## INTRODUCTION

Because ambient humidity exerts a significant influence on stomatal aperture and, hence, the conductance of leaves to either water vapour (*g*_{(t)}) or CO_{2}, much effort has been focused on gas exchange measurements of *g*_{(t)} in response to variations in humidity. Most of these measurements have been made in the steady state, but it is often observed that, under certain conditions, an excitation in humidity causes oscillations in *g*_{(t)} [see Barrs (1971)]. This dynamic behaviour alludes to the functioning of feedback(s) in the response of stomata to changes in humidity and, therefore, provides a seductive insight into the mechanisms governing the system. Here and subsequently, the use of the term ‘system’ relates to the overall description of the response of stomata and the rate of water loss, *E*_{(t)}, to changes in humidity.

Because a wholly static analysis cannot address the fundamental dynamic nature of stomatal homeostasis, it seems more appropriate to utilize a dynamic systems approach to investigate the nature of the dynamic mechanisms that underlie the stomatal regulatory process. Surprisingly, however, there are relatively few examples of research into this topic that have exploited dynamic systems methodology. Farquhar (1973) described some experimental system identification of stomatal responses to both humidity and CO_{2} using sinusoidal perturbations in association with a frequency domain analysis. Also, Farquhar & Cowan (1974) manipulated the ‘environmental gain’ of the system in order to control the stability of the system response. Several simulation models of stomatal movement dynamics have been published which generate response characteristics that are qualitatively similar to the observed system dynamics (e.g. Cowan 1972; Delwiche & Cooke 1977; Haefner, Buckley & Mott 1997).

Cowan (1977), developing Farquhar’s (1973) earlier work, recognized the potential of using a more objective systems identification methods based on the estimation of transfer functions (TFs) from experimental data. Cowan (1977) assumed that *g*_{(t)} responds to *E*_{(t)} and, therefore, he estimated the dynamic relationship between the resultant *perturbations* of *E*_{(t)} and *g*_{(t)} [which we will denote by Δ*E*_{(t)} and Δ*g*_{(t)}] following a perturbational step increase in the leaf surface water vapour concentration gradient, Δ*D*_{(t)}. He proposed that, for cotton, this relationship was well described by a second-order TF composed of two, first-order, subsystems operating in parallel to one another: namely, a rapid stomatal opening and a persistent stomatal closure (with estimated time constants of 1·6 and 16 min, respectively). Cowan’s (1977) choice of *E*_{(t)} as the input is upheld by the findings of Mott & Parkhurst (1991) and the analysis of Monteith (1995), but it can be criticized at higher values of *D*_{(t)} [see Farquhar (1978)]. Also, Cowan (1977) concluded that, unless the modeller is very careful when identifying dynamic relationships between variables, it is easy to derive TFs that fit the data well yet may bear little relation to the processes being described.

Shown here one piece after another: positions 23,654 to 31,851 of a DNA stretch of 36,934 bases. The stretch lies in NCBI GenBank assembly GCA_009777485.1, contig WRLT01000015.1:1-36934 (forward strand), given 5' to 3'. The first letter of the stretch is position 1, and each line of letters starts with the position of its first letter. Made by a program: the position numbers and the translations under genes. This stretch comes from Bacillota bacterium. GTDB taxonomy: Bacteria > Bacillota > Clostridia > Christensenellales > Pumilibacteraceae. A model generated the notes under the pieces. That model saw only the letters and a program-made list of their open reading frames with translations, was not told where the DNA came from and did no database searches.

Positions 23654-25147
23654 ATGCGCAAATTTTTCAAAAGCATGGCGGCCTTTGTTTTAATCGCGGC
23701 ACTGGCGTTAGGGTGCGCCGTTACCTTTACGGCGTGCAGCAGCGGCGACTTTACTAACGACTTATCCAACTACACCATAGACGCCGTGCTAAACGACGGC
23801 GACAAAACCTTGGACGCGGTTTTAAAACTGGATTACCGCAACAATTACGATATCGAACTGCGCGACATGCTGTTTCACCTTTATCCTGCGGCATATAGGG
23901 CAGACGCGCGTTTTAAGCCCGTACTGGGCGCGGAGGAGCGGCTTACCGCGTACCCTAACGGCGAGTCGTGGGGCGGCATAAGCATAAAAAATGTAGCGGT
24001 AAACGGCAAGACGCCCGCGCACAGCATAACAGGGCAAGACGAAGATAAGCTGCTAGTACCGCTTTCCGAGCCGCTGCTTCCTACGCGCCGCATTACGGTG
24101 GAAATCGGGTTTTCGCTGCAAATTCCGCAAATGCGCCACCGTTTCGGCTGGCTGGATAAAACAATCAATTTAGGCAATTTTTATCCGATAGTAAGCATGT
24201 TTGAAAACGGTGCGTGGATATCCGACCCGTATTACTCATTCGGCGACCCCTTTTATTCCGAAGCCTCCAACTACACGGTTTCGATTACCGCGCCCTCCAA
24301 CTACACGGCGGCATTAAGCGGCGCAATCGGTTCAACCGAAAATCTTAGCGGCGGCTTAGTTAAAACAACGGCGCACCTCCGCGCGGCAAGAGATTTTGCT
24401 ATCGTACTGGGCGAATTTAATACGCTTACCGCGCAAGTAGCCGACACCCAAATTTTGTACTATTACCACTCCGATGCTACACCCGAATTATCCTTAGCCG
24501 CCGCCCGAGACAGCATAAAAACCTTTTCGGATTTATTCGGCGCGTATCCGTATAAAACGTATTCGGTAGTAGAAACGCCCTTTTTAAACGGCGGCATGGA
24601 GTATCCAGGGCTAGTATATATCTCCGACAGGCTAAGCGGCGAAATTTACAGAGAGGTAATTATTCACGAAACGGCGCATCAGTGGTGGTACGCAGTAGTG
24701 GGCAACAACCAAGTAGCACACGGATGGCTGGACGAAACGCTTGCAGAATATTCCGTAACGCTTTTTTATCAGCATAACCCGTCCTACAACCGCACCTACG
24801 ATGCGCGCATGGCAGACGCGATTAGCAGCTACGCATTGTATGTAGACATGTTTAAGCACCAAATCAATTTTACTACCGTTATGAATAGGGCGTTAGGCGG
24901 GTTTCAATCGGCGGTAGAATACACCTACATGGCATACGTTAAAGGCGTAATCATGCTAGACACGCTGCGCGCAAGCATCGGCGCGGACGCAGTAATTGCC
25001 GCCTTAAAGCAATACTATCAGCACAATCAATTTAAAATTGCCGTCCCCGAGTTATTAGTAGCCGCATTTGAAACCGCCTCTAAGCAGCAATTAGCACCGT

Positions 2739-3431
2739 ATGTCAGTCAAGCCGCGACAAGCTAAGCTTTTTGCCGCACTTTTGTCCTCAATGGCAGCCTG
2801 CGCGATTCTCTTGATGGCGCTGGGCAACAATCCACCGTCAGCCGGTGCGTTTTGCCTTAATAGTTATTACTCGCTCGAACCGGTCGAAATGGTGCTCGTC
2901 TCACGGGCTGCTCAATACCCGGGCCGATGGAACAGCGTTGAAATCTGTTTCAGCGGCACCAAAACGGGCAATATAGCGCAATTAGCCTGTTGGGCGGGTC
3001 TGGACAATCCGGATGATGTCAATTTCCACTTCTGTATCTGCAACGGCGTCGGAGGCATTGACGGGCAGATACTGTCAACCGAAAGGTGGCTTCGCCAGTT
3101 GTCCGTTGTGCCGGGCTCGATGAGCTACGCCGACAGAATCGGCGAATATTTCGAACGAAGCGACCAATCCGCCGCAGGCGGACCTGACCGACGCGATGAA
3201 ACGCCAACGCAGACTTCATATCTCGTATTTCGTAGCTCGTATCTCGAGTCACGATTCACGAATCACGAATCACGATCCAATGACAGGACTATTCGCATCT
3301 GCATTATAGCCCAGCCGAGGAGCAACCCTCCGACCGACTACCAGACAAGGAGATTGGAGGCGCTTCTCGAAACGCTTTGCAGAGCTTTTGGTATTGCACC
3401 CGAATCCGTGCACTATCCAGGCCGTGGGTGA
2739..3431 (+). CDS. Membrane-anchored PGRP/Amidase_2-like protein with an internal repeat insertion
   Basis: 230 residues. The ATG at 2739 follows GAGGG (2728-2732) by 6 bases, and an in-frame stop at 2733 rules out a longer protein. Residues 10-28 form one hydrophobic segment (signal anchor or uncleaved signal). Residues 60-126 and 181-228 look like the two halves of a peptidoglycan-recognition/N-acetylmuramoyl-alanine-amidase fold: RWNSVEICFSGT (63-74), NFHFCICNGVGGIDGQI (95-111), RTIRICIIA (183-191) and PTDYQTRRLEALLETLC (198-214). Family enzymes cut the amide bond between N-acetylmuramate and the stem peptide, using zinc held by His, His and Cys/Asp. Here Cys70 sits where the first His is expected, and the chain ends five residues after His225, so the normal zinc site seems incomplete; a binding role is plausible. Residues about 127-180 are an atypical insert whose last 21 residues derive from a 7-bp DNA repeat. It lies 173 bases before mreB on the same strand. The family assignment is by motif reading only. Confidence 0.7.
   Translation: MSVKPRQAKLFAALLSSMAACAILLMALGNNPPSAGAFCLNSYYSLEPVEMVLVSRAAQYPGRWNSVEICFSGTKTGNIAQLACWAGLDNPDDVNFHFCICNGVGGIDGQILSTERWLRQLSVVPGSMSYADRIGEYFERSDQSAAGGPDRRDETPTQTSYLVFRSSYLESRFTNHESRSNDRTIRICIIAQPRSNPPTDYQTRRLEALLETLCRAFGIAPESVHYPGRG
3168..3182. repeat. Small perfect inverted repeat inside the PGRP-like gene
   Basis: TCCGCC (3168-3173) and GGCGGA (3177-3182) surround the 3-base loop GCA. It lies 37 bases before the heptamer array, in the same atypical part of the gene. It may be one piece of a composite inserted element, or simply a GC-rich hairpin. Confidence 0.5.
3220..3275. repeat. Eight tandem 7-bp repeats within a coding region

Young and coauthors (e.g. Young & Lees 1992; Young 1993, Young & Beven 1994; Minchin *et al.* 1996 ; Young, Parkinson & Lees 1996) have developed a data-based mechanistic (DBM) method for modelling stochastic, dynamic systems which appears to satisfy Cowan’s (1977) requirement for a ‘proper statistical approach’ that avoids the kind of TF identification problems he describes. This DBM approach attempts to infer the nature of the dynamic system from the experimental data without undue reliance on *a priori* assumptions about the nature and order of the system. In this manner, it seeks to avoid over-reliance on current paradigms and minimizes the possibility that prejudicial judgements will be made in the formulation of the model. In particular, because the order of the TF model is identified statistically, by direct reference to the data, the DBM approach tends to yield a minimally parameterized or ‘parsimonious’ model that is well identified from the data and so avoids the possibility of over-parameterization and non-uniqueness.

The present paper employs DBM modelling methods to analyse data obtained from gas exchange experiments on leaves of Spanish cedar (*Cedrella odorata*). The aim of the analysis is to define the appropriate system inputs and outputs and to identify what mechanistic information is observable within a particular set of gas exchange time series. In this manner, we show that the dynamics of the stomatal response to a decrease in humidity is remarkably linear, with Δ*E*_{(t)}, rather than Δ*D*_{(t)}, being the appropriate input for the applied conditions ( Monteith 1995). Also, a similar parallel pathway model to that identified for cotton by Cowan (1977) is observed for *Cedrella*.